Proposal for a possible path towards extracting QGP viscosities from experimental data

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(Excerpts from an email exchange between B. Muller and U. Heinz, posted on 06/30/2009 for discussion at the 3rd TECHQM workshop at CERN, July 6-10, 2009)


The area where I believe things are ready to make a first serious attempt at a comprehensive model-data comparison is the shear (and bulk) viscosity, equation of state, and initial conditions. It is also extremely timely, because we saw at Quark Matter and elsewhere in the recent past several simplified attempts by various members of the community to deduce "values" for the shear viscosity of the quark gluon plasma from elliptic flow data. The controversial discussions surrounding these attempts show the need for a serious attack on the problem that properly accounts for the fireball dynamics and evolution history.

With the advent of validated 2-D viscous hydro codes, almost everything is in place to start to do such an analysis. We may require a final state hadron afterburner, but these exist, and if the project were given high priority, I am convinced that this could be added within a few months in collaboration with the experts. The number of relevant model parameters is limited: viscosity, EOS, initial energy density profile, equilibration time. So the theory/model side is perhaps sufficiently solidified to think of using it as a starting block for for a serious comparison with experimental data.

The range of observables on the data side is large, and to get such an analysis done in a comprehensive way will require the roping in a several members of the experimental community into the TECHQM activities.


We don't quite have all the required ingredients, but we are getting there. I think we have to narrow down the parameter space further for a first attempt. In order to establish a working machinery that can be used by more than one person (namely the one who wrote it) we should focus on a specific task with very limited freedom of fitting parameters (even if this doesn't get us close to a quantitatively reliable result for eta/s right away). Varying the EOS, initial conditions, thermalization time and freeze-out conditions all at the same time at this stage will be a waste of computing resources.

We absolutely need the hydro to hadron cascade interface. Without it we open up a considerable region of fit parameter space for the viscosities and freeze-out parameters in the late hadronic stage.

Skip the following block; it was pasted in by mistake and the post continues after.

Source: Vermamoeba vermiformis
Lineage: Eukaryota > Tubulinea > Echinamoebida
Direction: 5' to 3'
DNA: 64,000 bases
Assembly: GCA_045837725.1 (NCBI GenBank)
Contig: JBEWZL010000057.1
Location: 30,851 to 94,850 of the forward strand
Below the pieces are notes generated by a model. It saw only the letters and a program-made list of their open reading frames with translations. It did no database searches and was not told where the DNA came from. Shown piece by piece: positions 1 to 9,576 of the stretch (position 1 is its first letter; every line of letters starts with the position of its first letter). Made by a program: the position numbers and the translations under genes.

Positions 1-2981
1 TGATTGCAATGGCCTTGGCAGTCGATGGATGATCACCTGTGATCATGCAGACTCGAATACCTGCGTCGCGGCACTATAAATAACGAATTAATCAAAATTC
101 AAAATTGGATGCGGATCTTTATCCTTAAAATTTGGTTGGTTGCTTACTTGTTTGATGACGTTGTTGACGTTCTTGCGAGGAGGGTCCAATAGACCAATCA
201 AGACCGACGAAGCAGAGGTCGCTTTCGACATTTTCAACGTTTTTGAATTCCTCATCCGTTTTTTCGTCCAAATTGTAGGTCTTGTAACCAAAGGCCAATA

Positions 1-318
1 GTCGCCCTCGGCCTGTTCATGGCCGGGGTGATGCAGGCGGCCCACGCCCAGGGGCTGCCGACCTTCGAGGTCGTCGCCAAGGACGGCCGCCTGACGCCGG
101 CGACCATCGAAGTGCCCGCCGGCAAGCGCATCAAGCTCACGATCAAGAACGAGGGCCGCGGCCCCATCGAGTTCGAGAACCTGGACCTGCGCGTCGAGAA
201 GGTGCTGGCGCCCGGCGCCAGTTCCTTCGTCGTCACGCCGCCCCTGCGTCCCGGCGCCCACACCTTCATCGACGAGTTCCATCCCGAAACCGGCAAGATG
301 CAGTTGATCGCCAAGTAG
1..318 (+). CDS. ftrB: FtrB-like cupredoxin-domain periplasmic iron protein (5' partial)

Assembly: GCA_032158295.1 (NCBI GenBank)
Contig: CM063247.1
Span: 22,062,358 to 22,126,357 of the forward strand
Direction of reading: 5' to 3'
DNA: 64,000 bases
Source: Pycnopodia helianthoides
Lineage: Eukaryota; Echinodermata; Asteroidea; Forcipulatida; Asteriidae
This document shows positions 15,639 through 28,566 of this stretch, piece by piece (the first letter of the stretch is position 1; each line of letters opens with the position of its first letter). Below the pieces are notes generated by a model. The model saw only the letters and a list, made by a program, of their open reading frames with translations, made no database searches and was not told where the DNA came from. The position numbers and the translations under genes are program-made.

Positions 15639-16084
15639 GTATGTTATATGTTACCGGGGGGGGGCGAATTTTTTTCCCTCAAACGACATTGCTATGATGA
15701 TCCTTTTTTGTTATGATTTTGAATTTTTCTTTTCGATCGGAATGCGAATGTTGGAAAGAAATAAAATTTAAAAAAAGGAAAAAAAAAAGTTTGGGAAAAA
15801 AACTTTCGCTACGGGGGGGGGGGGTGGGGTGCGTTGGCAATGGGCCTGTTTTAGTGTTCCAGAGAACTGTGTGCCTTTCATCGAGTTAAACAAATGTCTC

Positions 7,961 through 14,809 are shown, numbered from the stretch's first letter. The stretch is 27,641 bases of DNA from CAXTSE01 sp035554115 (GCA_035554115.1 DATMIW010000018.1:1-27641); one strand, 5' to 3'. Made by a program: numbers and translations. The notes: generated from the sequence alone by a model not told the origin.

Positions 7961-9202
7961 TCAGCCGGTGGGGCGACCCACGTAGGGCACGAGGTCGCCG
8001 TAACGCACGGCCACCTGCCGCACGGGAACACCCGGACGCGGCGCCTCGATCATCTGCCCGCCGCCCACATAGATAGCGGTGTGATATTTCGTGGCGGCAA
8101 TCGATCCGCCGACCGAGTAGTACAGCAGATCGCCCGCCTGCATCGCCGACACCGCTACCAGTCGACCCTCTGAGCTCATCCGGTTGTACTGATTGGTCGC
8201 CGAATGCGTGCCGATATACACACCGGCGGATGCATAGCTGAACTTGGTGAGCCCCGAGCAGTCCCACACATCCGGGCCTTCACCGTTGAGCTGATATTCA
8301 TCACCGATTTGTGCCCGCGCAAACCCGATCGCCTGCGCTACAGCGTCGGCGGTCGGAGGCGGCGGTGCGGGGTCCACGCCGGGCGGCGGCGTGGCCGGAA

Pasi Huovinen has a mu=0 EoS which couples the latest lattice QCD data to a PCE hadron resonance gas. He has it for the BNL/Bielefeld/Livermore data with T_c = 195 MeV but promised to do a refit with a rescaled temperature scale that gives T_c=170 MeV. The first is available (we are collaborating on a paper which uses this EoS), the second a matter of a few weeks. We should ask Pasi to make this EoS available to TECHQM for development studies (publication of any results obtained with it must be discussed with Pasi). This will give us two choices for the EoS, and that's where I think we should leave it for now.

We should also limit the freedom of what to choose for the temperature dependence of \eta/s and \zeta/s. This limitation will induce unavoidable uncertainties in the extracted "average" viscosities, but one must start somewhere.

With some luck, a new graduate student at OSU will soon make some progress on exploring the effects of different assumptions for the pre-equilibrium collective dynamics on the subsequent hydro evolution, following up on recent work by Vredevoogd and Pratt. This will happen on a time scale of several months (the student, Daniel White, is just starting).

I don't know how to deal with the elephant in the room, namely the 30% uncertainty in the initial eccentricity. Until we figure that out, we have to deal with a 100% error on the extracted \eta/s, as shown by Luzum and Romatschke. TECHQM collaborators and others are invited to think about possible resolutions of this problem. This is important and deserves high priority.

So here is a suggestion: OSU provides the (2+1)-d viscous hydro code, accessible to TECHQM members on a password-protected area on this wiki. Its users will have to learn how to deal with its ideosyncracies, such as instabilities propagating inward from the boundary conditions at the grid corners whose elimination we haven't been able yet to fully automate -- it's a trial and error procedure at this point, but perhaps a dedicated user from the experimental community can fix up the code to increase its robustness against instability growth. OSU will collaborate on the hydro-cascade interface with Duke. We ask Pasi to provide the EoS. Someone from the experimental community within TECHQM will compile the data. Someone else will start running the code and start comparing with the data. Then we'll take it from there. The goal is to work towards developing an automated and user friendly protocol for doing these runs and comparisons, so that others can jump in.